Thorstein Veblen's Views on American "Exceptionalism": An Interpretation
Tilman, Rick, Journal of Economic Issues
A facet of Thorstein Veblen's thought and the intellectual milieu in which he lived remains inadequately explored and explained. (1) It is his "exceptionalism," that is, his analysis of why Europe and the United States are different. Although Veblen is occasionally mentioned by scholars as having an "exceptionalist" view of America, no systematic or detailed analysis of his "exceptionalism" as such exists. For example, even Dorothy Ross has been casual in her claims about his exceptionalism, her illustrations of them, and her citations. Other writers tend to assume away what needs proving or simply fail to focus on the issue of whether or not Veblen held an exceptionalist view of America. The thesis of American exceptionalism takes various forms when articulated by historians and social scientists, several of which are related to each other and thus form a more or less coherent interpretation of our history. (2) In fact, as Ross has argued, there are three generic varieties of American exceptionalism. They are (1) supernaturalist explanations which emphasize the causal potency of God in selecting America as a "city on a hill" for the rest of the world to admire and emulate, (2) genetic interpretations which emphasize racial traits, ethnicity, or gender, and (3) environmental explanations such as geography, climate, availability of natural resources, social structure, and type of political economy. (3) For obvious reasons only environmental factors, which are most susceptible to proof or disproof of the claim that America is different not only from Europe but the rest of the world as well, will be used here.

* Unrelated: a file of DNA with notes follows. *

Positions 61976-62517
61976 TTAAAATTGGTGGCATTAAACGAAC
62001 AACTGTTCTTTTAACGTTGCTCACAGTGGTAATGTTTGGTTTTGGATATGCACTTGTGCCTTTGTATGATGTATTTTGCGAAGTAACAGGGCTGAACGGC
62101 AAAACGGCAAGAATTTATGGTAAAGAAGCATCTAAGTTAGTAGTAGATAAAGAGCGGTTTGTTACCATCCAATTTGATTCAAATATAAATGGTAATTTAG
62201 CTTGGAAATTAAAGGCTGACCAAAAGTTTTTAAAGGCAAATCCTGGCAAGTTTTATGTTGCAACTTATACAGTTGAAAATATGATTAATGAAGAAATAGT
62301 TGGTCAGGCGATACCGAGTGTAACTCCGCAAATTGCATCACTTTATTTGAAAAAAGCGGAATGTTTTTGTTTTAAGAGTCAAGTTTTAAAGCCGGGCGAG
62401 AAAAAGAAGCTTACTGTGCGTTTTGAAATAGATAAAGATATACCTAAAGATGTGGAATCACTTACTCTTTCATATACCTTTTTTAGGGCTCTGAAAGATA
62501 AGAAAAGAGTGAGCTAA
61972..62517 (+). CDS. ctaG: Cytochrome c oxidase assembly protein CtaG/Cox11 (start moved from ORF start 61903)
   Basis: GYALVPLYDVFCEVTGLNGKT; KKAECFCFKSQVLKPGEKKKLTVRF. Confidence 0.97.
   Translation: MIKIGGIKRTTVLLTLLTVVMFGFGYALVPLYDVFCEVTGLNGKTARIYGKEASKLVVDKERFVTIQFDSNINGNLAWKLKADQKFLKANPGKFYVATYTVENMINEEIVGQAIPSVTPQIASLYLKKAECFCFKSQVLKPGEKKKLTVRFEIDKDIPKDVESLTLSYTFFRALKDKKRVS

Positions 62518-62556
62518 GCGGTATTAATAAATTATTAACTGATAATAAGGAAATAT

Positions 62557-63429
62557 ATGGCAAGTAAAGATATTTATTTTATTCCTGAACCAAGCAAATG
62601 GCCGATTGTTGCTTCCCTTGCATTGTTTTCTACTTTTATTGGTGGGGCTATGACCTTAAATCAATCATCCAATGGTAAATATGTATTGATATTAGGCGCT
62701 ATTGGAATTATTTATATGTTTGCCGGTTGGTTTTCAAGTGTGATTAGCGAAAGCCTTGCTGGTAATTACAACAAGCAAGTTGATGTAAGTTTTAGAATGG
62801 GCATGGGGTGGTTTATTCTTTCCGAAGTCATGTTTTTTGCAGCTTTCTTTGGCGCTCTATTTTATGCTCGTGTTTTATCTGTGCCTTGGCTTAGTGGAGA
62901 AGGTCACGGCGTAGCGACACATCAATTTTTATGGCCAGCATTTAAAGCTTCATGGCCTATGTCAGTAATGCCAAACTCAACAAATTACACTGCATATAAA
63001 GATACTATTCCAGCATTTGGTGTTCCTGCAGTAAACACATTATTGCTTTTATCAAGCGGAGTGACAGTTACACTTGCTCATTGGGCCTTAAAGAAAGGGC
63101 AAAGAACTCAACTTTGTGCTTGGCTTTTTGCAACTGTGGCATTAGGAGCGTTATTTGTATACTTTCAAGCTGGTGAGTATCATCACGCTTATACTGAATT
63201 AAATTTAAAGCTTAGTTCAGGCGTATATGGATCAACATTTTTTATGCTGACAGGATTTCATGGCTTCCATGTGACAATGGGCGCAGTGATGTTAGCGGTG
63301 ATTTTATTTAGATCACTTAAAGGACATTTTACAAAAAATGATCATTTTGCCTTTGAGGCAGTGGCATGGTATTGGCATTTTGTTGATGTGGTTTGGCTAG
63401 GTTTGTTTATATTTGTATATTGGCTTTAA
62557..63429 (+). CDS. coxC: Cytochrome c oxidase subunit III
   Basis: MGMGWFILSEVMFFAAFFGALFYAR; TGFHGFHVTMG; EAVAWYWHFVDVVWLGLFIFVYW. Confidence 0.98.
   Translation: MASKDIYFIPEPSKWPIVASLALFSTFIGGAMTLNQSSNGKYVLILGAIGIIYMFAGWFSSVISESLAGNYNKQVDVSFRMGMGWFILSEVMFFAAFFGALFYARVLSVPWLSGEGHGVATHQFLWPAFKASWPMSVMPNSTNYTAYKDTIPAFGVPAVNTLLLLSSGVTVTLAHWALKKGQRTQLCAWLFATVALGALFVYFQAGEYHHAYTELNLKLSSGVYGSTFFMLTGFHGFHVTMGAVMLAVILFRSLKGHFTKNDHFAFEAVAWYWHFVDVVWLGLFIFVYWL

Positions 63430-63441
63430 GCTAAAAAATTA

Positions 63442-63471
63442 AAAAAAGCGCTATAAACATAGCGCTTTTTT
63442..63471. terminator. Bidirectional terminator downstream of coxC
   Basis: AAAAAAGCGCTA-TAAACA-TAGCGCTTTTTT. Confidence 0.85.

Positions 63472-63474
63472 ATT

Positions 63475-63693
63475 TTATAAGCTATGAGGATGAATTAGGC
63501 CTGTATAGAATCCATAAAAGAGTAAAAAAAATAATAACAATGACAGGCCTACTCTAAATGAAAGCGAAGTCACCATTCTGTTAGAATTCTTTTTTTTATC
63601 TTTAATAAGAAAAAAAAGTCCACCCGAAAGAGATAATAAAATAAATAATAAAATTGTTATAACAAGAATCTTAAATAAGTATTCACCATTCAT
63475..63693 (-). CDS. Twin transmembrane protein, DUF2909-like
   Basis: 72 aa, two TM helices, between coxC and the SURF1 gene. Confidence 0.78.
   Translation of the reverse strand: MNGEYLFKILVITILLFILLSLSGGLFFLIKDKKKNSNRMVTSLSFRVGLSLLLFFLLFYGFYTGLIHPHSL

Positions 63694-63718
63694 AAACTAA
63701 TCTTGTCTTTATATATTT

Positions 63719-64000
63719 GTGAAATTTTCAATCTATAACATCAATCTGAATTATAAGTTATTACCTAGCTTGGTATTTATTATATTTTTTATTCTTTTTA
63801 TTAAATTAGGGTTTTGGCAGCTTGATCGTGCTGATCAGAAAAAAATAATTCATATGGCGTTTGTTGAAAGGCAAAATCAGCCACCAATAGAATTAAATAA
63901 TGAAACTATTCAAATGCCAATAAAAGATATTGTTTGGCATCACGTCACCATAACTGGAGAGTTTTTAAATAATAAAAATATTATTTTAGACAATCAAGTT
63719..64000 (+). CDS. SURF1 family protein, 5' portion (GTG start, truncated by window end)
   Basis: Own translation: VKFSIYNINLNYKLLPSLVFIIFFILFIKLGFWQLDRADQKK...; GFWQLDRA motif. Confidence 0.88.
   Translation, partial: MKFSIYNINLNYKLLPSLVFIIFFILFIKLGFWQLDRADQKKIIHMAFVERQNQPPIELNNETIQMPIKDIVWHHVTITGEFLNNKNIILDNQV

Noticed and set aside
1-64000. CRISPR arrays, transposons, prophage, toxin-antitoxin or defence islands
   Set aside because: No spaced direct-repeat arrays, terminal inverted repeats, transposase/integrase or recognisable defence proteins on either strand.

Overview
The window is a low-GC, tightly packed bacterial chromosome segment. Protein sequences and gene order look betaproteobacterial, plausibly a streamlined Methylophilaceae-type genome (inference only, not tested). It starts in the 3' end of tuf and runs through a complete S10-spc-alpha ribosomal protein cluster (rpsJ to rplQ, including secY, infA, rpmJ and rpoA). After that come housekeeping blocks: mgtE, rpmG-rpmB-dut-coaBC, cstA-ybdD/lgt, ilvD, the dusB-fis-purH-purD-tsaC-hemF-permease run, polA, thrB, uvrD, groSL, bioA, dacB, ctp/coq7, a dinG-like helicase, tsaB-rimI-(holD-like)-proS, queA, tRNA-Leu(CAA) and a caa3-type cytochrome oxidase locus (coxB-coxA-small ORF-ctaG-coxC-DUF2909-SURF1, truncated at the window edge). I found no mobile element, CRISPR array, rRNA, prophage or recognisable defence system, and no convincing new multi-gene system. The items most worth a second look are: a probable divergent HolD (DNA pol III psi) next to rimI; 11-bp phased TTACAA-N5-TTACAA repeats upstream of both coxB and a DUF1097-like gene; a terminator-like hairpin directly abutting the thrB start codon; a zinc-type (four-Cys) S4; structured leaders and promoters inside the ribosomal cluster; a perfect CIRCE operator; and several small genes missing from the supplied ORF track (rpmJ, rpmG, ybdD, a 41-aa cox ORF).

Exceptionalists, who roughly speaking were Veblen's contemporaries, argued that American capitalism, an economic system based on private property, sanctity of contract, and free exchange, was less conducive to class consciousness, class struggle, and ideological politics than Europe. The disharmony and social and civil conflict characteristic of European states was less intense and late in coming to our shores for the following reasons: (1) The existence of a large frontier in the West and the availability of large tracts of rich agricultural land, ready to be taken up by the dispossessed and the discontented, acted as a safety valve in reducing class conflict, social disorder, and ideological politics in cities on the Eastern seaboard. (2) The wealth and the acquisitiveness of American society, that is, rapid economic growth and individual prosperity, caused socialism to founder "on reefs of roast beef and apple pie." A conflict-ridden, class-dominated society thus did not develop because most Americans were satisfied with their share of the economic pie or else aspired to the status of those near the top of the economic ladder and thought a promised "equal opportunity" would ensure those aspirations. (3) The superstructural apparatus of capitalism, that is, its prevailing values and culture and the acquiescent, if not supportive, role of its organic intellectuals gave its upper class and its upper middle class satellites "ideological hegemony" and thus political control. An older and more conventional Marxist variant of exceptionalism stresses the existence of "false consciousness" among the masses, that is, lack of awareness of objective self-interest fostered by the social and cultural apparatus of hegemonic capitalism. In short, people are not necessarily interested in what is to their interest. (4) Status emulation, that is, conspicuous consumption, conspicuous waste, and conspicuous avoidance of useful labor were powerful social bonding agents and processes which greatly mitigated class-conflict and ideological politics. Thus spoke Frederick Jackson Turner, (4) Werner Sombart, (5) Antonio Gramsci, (6) and Veblen. (7) Of course, there are several other variants of these thematic expressions of the exceptionalist thesis and, in fact, other versions of the thesis itself. But because the above variations partly converge with Veblen, or serve to illustrate his thesis, they are emphasized more than other interpretations. …